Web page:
Idiopathic Pulmonary Fibrosis
Tissue Regeneration, Fibrosis and Tumor Microenvironment
To transform the lives of patients by discovering best-in-class medicines for fibrotic diseases and cancer
We are located in the Department of Medicine at the Massachusetts General Hospital, a Harvard-affiliated teaching Hospital in Boston. The central mission of the Lagares Laboratory is to perform innovative and cutting-edge research to unravel the biological mechanisms that regulate tissue repair and regeneration, fibrosis (scarring) and tumor growth and metastasis. Human fibrotic diseases including idiopathic pulmonary fibrosis, systemic sclerosis, liver cirrhosis, progressive kidney disease and desmoplastic tumors cause healthcare costs reaching $10 billions per year. We investigate the biology of fibrosis and cancer with an implicit mission to develop novel therapeutic strategies for the treatment of these lethal diseases. To achieve this goal, the Lagares Laboratory utilizes cutting edge molecular biology techniques, new bioengineering assays, genetic manipulation of mice, animal modeling of disease, and translational studies in humans. The Lagares Laboratory is a fertile training ground for the next generation of scientists and physician-scientists.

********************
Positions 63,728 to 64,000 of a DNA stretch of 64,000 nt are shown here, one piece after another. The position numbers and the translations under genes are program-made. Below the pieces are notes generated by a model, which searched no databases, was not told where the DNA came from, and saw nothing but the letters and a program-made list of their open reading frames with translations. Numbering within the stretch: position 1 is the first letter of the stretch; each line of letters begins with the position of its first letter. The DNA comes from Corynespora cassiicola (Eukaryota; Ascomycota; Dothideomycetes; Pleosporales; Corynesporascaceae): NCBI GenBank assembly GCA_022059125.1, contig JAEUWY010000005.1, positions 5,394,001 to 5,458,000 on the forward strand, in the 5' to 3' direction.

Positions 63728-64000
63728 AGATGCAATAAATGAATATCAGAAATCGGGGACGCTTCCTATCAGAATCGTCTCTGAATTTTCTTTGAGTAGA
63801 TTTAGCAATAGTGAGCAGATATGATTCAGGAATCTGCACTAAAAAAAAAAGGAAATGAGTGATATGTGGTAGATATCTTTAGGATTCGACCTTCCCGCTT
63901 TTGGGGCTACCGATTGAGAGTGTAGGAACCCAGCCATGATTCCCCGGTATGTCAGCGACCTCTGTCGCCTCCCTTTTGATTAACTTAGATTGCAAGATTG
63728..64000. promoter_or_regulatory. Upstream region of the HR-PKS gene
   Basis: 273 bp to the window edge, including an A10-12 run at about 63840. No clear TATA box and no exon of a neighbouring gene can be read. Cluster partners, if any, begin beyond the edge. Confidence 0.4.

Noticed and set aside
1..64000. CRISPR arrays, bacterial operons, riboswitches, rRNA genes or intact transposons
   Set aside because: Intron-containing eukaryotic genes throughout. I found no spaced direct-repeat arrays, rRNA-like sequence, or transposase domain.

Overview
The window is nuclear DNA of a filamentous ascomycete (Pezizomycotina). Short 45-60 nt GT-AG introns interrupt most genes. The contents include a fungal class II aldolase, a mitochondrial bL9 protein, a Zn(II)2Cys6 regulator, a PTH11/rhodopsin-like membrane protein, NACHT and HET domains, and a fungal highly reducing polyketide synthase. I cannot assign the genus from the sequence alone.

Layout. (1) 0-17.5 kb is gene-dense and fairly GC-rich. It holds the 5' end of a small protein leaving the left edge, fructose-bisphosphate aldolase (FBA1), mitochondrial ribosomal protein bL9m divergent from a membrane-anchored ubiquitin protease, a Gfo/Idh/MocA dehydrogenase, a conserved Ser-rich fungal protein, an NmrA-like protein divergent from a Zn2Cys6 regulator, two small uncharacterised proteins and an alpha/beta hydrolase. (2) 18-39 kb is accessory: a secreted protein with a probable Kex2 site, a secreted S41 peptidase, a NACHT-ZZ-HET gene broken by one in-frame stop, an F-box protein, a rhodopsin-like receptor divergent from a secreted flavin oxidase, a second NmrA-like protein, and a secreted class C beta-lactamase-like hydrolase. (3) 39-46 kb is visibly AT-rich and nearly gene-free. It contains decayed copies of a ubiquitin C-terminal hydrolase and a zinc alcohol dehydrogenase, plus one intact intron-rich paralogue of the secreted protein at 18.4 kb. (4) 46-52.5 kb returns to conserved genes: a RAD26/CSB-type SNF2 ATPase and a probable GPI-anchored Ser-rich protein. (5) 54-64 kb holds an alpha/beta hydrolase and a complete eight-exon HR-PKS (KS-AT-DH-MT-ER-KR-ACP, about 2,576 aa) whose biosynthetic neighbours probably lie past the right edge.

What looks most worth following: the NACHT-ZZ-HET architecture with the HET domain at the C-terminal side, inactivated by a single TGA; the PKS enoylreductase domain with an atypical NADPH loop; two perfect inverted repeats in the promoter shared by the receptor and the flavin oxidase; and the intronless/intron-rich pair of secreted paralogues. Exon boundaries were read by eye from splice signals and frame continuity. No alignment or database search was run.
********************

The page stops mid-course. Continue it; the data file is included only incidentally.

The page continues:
David Lagares, PhD is a scientist-entrepreneur at the Massachusetts General Hospital and Harvard Medical School. A native of Madrid, Spain, he earned his Ph.D. in biochemistry and medical sciences at the Centre for Molecular Biology “Severo Ochoa” in 2012. Dr. Lagares completed his postdoctoral training in biomedical research at the Massachusetts General Hospital and Harvard Medical School studying molecular mechanisms associated with tissue injury, fibrosis and regeneration. Since 2014, he is a Principal Investigator at the Center for Immunology and Inflammatory Diseases and the Division of Pulmonary Critical Care Medicine at the Massachusetts General Hospital. In 2016, he was appointed Director of the Matrix and Mechanobiology Program at the MGH Fibrosis Research Center, and Assistant Professor of Medicine at Harvard Medical in 2018. His research laboratory investigates cellular and molecular mechanisms that regulate tissue repair, fibrosis and tumor microenvironment, with an emphasis on the biochemical and biomechanical drivers of fibroblast recruitment and activation. Seminal work from his laboratory include the identification of the ADAM10-sEphrin-B2 pathway in lung injury and fibrosis (Lagares, D Nature Medicine) and the use of BH3 mimetic drugs to induce myofibroblast apoptosis and reversion of established fibrosis in the autoimmune fibrotic disease of scleroderma (Lagares, D Science Translational Medicine). Recently, his laboratory has identified durotaxis (stiffness-directed migration) as a major mechanism promoting cancer metastasis in fibrotic tumors. He is a recipient of multiple career awards from the National Institutes of Health and the American Thoracic Society. He is also a Co-Founder of Mediar Therapeutics and Zenon Biotech, biotech companies developing innovative anti-fibrotic therapies.
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